Dear Friend,

This year Democracy Now! is celebrating our 25th anniversary—that's 25 years of bringing you fearless, independent reporting. Since our very first broadcast in 1996, Democracy Now! has refused to take government or corporate funding, because nothing is more important to us than our editorial independence. But that means we rely on you, our audience, for support. Please donate today in honor of our 25th anniversary and help us stay on air for another 25 years. We can't do our work without you. Right now, a generous donor will even DOUBLE your gift, which means it’ll go twice as far! This is a challenging time for us all, but if you're able to make a donation, please do so today. Thank you and remember, wearing a mask is an act of love.
-Amy Goodman

Non-commercial news needs your support.

We rely on contributions from you, our viewers and listeners to do our work. If you visit us daily or weekly or even just once a month, now is a great time to make your monthly contribution.

Please do your part today.


Anti-Gov’t Protests Sweep Egypt; Public Gatherings Banned

HeadlineJan 26, 2011

Tens of thousands of people have taken to the streets across Egypt in the largest popular challenge to longtime President Hosni Mubarak since he came into office 30 years ago. Drawing inspiration from the recent uprising in Tunisia, an estimated crowd of 15,000 packed Cairo’s Tahrir Square.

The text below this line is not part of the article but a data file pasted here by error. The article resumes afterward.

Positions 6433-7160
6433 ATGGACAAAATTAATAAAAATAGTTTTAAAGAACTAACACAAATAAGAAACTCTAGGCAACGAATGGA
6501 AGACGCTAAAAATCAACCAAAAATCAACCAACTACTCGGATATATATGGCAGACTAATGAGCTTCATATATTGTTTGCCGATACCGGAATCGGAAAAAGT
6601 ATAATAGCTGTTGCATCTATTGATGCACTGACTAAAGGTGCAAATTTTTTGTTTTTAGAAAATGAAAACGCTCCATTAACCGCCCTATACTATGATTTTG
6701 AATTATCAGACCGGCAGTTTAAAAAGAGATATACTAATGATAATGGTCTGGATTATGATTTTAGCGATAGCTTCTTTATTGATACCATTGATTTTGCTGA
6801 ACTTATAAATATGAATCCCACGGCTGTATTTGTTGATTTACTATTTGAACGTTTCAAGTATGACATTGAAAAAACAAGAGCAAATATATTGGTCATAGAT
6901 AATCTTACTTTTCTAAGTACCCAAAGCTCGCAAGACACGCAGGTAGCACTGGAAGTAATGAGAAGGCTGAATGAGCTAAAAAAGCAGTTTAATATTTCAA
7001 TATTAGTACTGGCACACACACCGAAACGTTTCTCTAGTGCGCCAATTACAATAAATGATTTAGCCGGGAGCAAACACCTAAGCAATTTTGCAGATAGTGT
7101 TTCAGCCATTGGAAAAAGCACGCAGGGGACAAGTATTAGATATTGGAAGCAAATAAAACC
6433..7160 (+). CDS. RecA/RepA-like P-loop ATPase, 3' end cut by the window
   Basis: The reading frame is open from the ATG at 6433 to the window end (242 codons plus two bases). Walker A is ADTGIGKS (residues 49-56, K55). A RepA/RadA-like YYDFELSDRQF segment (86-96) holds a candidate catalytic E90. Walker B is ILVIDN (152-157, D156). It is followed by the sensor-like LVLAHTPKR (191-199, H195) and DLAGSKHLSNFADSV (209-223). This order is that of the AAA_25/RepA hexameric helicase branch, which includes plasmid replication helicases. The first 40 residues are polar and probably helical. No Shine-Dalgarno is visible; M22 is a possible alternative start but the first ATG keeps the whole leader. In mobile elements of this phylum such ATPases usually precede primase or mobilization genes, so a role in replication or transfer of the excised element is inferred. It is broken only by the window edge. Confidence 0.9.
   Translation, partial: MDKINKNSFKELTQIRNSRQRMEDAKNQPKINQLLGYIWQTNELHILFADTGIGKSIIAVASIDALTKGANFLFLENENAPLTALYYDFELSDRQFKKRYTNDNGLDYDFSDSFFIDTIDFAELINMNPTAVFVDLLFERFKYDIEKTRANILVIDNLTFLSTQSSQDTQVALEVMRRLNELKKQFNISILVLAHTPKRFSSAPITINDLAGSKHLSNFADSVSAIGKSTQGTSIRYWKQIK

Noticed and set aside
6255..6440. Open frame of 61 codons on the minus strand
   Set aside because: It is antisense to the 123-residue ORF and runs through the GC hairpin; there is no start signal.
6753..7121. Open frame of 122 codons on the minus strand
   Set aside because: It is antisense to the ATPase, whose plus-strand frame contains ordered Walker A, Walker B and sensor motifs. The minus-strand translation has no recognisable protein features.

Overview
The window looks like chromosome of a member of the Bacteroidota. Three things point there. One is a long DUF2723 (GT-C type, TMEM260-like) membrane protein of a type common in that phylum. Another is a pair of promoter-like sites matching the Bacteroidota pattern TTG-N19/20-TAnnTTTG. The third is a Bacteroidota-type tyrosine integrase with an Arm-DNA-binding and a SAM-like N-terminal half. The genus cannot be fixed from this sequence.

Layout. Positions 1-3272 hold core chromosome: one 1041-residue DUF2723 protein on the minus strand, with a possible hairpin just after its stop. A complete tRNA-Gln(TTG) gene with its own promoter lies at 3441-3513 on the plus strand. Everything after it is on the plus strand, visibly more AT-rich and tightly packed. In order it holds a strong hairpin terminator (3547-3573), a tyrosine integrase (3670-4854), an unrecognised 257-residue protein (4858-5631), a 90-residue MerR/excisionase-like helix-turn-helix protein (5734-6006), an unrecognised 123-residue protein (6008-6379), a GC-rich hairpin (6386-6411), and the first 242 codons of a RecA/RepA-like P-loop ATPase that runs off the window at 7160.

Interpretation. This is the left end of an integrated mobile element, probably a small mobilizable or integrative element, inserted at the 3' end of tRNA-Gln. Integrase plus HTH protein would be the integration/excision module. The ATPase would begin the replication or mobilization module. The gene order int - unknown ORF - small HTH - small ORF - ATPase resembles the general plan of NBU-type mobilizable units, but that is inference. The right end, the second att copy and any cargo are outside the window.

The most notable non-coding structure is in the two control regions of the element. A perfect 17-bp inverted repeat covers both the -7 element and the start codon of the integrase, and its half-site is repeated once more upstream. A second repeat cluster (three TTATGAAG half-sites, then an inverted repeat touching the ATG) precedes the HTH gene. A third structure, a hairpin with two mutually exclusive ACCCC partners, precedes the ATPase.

Protester: “We’re tired. Stop the price hikes. We’re suffering. We’re Egyptians. We love Egypt, but stop this. We want to eat. We want to live. We want our children.”

The demonstrators were forcibly removed at around 1:00 a.m. Police fired tear gas and rubber bullets, filling the square with a cloud of smoke and sending protesters fleeing into nearby streets. Protests were also held in the port city of Alexandria and the northeastern city of Suez. Three demonstrators and one police officer were killed in the unrest. Speaking to Democracy Now!, Egyptian journalist Hossam el-Hamalawy linked the uproar against Mubarak to Tunisia’s recent overthrow of President Zine El Abidine Ben Ali.

Hossam el-Hamalawy: “Ordinary citizens, tens of thousands of them, in what could be considered the biggest demonstrations this country has witnessed since 1977, they took to the streets and clashed with the police, calling for the overthrow of Mubarak and drawing parallels between what’s happened in Egypt and what’s going on in Tunisia. We don’t have one Ben Ali only in the Arab world; we have 22 Ben Alis, and Mubarak is one of them. And the protesters are basically settled, and they want to see Mubarak go to the same place where Ben Ali has basically fled to, which is Jeddah in Saudi Arabia.”

More protests had been scheduled for today, but the Egyptian government has imposed an order barring all public demonstrations. Earlier today, the Interior Ministry announced anyone taking part in protests or organizing them will be detained. The Egyptian government has also blocked access to the social networking site Twitter, which has been used to coordinate protests.

The original content of this program is licensed under a Creative Commons Attribution-Noncommercial-No Derivative Works 3.0 United States License. Please attribute legal copies of this work to Some of the work(s) that this program incorporates, however, may be separately licensed. For further information or additional permissions, contact us.

Non-commercial news needs your support

We rely on contributions from our viewers and listeners to do our work.
Please do your part today.
Make a donation